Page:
What does Ryan Edwards bring to this Hearts team?

What does Ryan Edwards bring to this Hearts team?

By Stefan Bienkowski

Hearts are wasting no time at all in their quest to rebuild their entire squad ahead of the return of domestic football. On Wednesday we saw the Tynecastle club pick up Partick Thistle’s Ryan Edwards – their eighth signing of the summer.


However, Craig Levein hasn’t taken a scatter-gun approach to the transfer window, signing as many players as he can in the hope of some of them working out for the Edinburgh club. Each player joining Hearts will fill a hole left by someone else and in Edwards they have a really interesting prospect who should do well next season.


In 108 games for Partick Thistle, Edwards showed that he had the talents to thrive in the Scottish Premiership as a well-rounded, box-to-box midfielder and that’s exactly how he’ll most likely play under Levein next season. The 24-year-old Australian may not join Hearts as the best attacking or defensive midfielder, but his talents certainly lie somewhere in between.


Additional firepower


One of the biggest issues that Hearts faced this season was in attack. Kyle Lafferty did a stellar job of leading the line up front, but the sale of Jamie Walker was never truly fixed at the heart of midfield. After Lafferty, Esmael Goncalves and David Milinkovic, Levein’s reliance on goalscorers was virtually nonexistent.


Edwards, despite playing in a completely dysfunctional Thistle side, still managed to pick up five goals for the season and would surely be hoping to add to that next season in Edinburgh. And when we look a little deeper at his stats from this current campaign we can probably assume as much.



The midfielder is by no means a no.10 or a clear-cut attacking midfielder, but he does have a good shot on him. As we can see in the graph above, Harry Cochrane, Ross Callachan and Arnaud Djoum tend to average more shots than Edwards, however only Callachan tends to get a higher percentage on target. Again, the fewer attempted shots could be down to the Australian midfielder playing for a team battling relegation but his stats do suggest that his accuracy is comparable, if not better, than what Levein already has to work with.


Where Edwards probably comes in to his own in an attacking sense is with his dribbling. The Thistle central midfielder averaged 2.4 dribbles per game last season – an identical number to Hearts’ top midfield dribbler Callachan – while his average amount of crosses per match stood at an impressive 1.17. Hearts’ Callachan was once again Edward’s closest competitor in this field but he could only muster 0.94 a match.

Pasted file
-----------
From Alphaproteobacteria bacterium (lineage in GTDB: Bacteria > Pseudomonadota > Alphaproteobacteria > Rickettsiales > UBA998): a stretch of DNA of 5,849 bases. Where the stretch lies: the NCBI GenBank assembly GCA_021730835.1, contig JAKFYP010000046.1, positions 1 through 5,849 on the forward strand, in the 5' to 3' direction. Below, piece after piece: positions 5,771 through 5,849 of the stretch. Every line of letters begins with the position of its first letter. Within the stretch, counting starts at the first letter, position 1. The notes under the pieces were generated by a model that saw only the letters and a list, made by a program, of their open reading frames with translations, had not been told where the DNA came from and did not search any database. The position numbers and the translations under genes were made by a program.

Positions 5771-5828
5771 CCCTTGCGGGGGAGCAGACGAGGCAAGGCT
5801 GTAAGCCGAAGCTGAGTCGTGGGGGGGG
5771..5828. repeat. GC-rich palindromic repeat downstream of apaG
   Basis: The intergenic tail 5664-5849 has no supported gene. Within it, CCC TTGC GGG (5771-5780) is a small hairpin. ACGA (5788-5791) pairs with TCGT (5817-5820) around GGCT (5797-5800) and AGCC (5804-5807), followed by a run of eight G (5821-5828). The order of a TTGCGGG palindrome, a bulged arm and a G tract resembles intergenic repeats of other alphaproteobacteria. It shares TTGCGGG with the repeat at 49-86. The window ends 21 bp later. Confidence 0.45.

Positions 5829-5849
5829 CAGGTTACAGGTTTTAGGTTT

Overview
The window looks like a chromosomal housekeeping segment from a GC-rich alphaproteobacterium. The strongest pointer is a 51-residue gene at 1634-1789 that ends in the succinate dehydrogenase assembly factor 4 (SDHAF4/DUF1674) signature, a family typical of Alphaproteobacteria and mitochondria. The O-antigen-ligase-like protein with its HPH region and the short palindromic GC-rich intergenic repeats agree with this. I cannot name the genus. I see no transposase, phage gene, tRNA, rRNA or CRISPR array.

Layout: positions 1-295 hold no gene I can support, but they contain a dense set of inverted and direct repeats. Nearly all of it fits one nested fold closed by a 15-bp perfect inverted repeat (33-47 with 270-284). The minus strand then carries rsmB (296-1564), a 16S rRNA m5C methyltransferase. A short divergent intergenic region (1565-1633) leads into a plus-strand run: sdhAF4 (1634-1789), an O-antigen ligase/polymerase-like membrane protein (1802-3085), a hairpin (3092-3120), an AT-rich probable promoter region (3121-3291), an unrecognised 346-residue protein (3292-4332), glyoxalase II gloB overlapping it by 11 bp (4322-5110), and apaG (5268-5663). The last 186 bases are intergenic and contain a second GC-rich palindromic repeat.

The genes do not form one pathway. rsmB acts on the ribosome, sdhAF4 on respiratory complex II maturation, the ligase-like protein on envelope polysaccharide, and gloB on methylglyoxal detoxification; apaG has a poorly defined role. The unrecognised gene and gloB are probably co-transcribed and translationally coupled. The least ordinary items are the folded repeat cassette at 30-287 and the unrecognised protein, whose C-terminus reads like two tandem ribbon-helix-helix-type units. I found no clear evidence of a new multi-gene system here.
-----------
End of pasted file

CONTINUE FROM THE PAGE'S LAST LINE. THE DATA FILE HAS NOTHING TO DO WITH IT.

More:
Covering in defence


As we stated at the top of the article, Edwards is more than just an attacking midfielder and while the likes of Cochrane or Callachan may rival him in attacking stats they’ll also have to keep up with his defensive contributions too if they want to keep their spots in Levein’s side.



With 7.27 successful defensive duels per game, Edwards was undoubtedly putting out more fires in Thistle’s team than any one player at Hearts last season. As we can see from the graph above, the 24-year-old averaged more aerial duels than any Tynecastle player and although he didn’t attempt as many tackles per game as the likes of Djoum or Prince Buaben his success rate at winning the ball (42.86%) was joint-top among his new peers.


Indeed, Edwards will join Hearts as a battle-scarred midfielder used to tracking across the pitch and compensating for lesser players in his side. At Tynecastle, he should have one of the best defensive lines behind him to rely upon and impressive young midfielders that will only add to his game.


When he joined the club, Edwards told Hearts TV that his “ambition is there on a personal level to be in a team that’s going to challenge for cups, challenge at the top end of the table, try and get into Europe next season.” That may sounds like a cliched line, muttered out to put a smile on a few fans’ faces, but there is some truth to it.


Edwards was probably too good for Thistle and he’s certainly too good for the Scottish Championship. And in Hearts he’s found a team that he can not only help on the pitch but one that will almost certainly improve him as a player as well.

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